Around 150 students crammed into the Revolution Coffee Bar at Sheffield University on Monday 30th September to hear John Dunn – Socialist Appeal supporter, ex-miner, and current member of Unite the Union – debate a motion about Thatcher’s real legacy. Richard Vivian of South Yorkshire Unite Community branch reports.
Around 150 students crammed into the Revolution Coffee Bar at Sheffield University on Monday 30th September to hear John Dunn – Socialist Appeal supporter, ex-miner, and current member of Unite the Union – debate against a motion proposing that Margaret Thatcher’s time as Prime Minister was a triumph, leading to long term prosperity for British people that we should all be very grateful for today.
Joe Rollin, the local organiser of the South Yorkshire Unite Community branch was asked by the Sheffield University Debating Society to provide a speaker for the debate and John – a miner during the 1984-85 strike, which was a landmark event during Thatcher’s reign as Prime minister – readily agreed to speak.
Following the speaker from the Tories, who opened for the proposition by claiming that Thatcher really was the best thing that has happened to Britain since the invention of sliced bread, John passionately described the reality of Thatcher’s Britain and the economic and social effects of Tory policies on the coal and steel industry in the Sheffield area and elsewhere.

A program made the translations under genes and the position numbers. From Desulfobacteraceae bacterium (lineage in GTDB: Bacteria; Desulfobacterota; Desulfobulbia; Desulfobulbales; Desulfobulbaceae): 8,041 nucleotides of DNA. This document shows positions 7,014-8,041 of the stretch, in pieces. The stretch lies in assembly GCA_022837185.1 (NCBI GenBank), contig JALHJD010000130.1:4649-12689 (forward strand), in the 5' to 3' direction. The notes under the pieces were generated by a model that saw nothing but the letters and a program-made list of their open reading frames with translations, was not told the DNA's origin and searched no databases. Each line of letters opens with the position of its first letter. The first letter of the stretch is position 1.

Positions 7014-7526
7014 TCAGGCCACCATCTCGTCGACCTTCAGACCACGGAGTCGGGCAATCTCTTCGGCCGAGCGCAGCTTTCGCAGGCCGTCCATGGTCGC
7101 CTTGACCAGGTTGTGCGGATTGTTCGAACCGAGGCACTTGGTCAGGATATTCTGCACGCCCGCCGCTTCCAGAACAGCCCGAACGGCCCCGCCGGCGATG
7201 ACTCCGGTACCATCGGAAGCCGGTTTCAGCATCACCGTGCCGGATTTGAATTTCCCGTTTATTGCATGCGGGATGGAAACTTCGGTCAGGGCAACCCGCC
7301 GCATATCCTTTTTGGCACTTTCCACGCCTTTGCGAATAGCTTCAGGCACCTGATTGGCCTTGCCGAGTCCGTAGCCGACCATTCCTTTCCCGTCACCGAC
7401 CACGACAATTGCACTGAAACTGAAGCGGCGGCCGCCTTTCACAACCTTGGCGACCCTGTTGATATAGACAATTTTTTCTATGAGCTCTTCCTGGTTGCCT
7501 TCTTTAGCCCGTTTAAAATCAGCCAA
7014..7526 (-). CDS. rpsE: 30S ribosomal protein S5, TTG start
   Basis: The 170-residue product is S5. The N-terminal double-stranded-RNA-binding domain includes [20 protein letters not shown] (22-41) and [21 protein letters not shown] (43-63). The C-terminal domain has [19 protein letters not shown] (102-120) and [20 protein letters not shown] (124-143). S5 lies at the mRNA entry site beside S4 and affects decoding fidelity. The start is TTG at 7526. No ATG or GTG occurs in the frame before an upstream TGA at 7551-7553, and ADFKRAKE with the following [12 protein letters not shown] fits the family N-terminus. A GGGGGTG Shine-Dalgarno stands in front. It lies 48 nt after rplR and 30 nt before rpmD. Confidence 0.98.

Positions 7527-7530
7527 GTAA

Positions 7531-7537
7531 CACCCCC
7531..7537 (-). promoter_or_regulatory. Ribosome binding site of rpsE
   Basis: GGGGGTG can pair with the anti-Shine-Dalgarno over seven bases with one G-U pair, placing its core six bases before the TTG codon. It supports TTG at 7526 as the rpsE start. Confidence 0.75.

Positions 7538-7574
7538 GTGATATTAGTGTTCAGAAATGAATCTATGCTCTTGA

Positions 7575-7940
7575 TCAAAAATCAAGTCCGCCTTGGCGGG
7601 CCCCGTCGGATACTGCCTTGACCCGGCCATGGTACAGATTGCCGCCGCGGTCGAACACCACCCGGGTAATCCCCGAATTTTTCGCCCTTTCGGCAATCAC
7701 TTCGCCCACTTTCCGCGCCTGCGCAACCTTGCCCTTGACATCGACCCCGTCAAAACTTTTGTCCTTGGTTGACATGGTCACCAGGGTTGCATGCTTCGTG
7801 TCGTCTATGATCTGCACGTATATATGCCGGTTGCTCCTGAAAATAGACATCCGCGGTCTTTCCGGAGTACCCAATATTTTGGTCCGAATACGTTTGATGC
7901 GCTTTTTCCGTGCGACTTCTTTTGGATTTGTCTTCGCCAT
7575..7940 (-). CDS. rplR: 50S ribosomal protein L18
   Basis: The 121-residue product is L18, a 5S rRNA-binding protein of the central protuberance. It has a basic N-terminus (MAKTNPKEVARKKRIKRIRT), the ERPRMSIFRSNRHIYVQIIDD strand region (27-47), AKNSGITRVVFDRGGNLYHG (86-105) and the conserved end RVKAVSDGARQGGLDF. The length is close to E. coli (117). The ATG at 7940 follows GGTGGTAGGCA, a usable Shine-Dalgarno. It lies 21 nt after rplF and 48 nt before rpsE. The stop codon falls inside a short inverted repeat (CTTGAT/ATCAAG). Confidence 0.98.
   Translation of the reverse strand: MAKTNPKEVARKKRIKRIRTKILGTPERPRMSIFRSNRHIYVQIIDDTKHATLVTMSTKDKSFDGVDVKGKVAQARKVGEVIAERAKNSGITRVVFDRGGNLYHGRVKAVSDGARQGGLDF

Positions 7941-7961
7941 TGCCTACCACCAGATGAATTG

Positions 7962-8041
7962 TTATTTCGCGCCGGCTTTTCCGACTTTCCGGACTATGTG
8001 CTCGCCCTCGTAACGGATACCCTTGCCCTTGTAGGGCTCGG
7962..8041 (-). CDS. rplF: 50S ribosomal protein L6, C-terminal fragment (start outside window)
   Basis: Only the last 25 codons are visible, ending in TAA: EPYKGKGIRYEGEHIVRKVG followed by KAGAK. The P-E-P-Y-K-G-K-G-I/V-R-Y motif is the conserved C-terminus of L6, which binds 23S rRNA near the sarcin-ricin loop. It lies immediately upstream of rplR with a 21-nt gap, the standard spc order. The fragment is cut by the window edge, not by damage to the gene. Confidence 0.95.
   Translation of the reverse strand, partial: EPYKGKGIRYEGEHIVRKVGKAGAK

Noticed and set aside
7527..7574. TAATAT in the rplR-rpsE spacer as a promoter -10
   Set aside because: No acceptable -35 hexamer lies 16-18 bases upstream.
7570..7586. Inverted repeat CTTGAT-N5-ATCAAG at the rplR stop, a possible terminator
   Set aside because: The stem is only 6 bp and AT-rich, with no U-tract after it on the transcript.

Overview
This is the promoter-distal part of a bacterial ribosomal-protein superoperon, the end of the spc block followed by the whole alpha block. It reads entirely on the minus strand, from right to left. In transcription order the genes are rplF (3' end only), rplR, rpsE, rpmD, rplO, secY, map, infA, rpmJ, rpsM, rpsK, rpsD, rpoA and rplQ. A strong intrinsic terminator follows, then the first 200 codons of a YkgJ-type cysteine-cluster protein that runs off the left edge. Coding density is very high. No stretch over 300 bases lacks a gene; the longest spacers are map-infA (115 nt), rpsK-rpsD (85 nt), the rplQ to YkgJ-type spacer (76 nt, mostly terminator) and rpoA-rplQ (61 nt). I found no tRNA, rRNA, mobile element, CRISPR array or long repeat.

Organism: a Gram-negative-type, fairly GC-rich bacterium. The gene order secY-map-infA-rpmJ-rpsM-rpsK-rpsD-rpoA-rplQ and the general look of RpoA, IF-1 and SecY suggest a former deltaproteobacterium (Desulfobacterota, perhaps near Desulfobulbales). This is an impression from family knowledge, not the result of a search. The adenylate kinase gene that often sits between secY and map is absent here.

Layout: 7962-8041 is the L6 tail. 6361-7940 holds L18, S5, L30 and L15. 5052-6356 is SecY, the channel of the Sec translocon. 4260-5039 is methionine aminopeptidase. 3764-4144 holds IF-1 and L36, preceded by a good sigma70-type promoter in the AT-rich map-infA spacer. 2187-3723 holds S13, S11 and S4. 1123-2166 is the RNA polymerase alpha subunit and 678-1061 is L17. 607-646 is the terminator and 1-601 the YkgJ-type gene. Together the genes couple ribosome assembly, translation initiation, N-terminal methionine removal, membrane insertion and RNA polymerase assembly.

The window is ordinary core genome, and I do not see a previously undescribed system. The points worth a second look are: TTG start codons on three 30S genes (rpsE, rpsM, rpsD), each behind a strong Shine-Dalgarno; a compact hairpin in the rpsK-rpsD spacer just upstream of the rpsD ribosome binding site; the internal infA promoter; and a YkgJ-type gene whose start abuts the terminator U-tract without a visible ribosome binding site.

John described the disasters that ensued from following the capitalist mantra of relying on “the invisible hand” of the market and explained how the promises made by Thatcher that she would give the British people a “share owning” part in the wealth of Britain were nothing but an excuse to privatise and dismantle nationalised industries in the interests of profit-making big businesses.
As a result of Thatcher’s attacks on the trade unions and the driving down of wages, working people, John said, were forced into a credit bubble in which the hard earned savings of ordinary people were gambled away by the bankers, leading eventually to the huge finance crisis of 2008. The British people are now paying for the nationalisation of the debts created by this crisis, whilst the bankers are still receiving their huge bonuses.
John reminded the meeting that this – the decimation of communities, the present austerity, high youth unemployment and continuing poverty – was the real legacy of Thatcher.
Following lively and interesting contributions from the floor the debate was wound up by John who urged students to join Unite the Union, become politically organised, and begin the fight back against this current anti-working class, Tory-led coalition government.
John ended by appealing to the students that the best way to secure their own future and put an end to the legacy of Thatcher was to join in the struggle for a socialist society. The debate was put to the vote and the argument put forward by John and Unite the Union was carried by a huge majority to loud applause and cheering.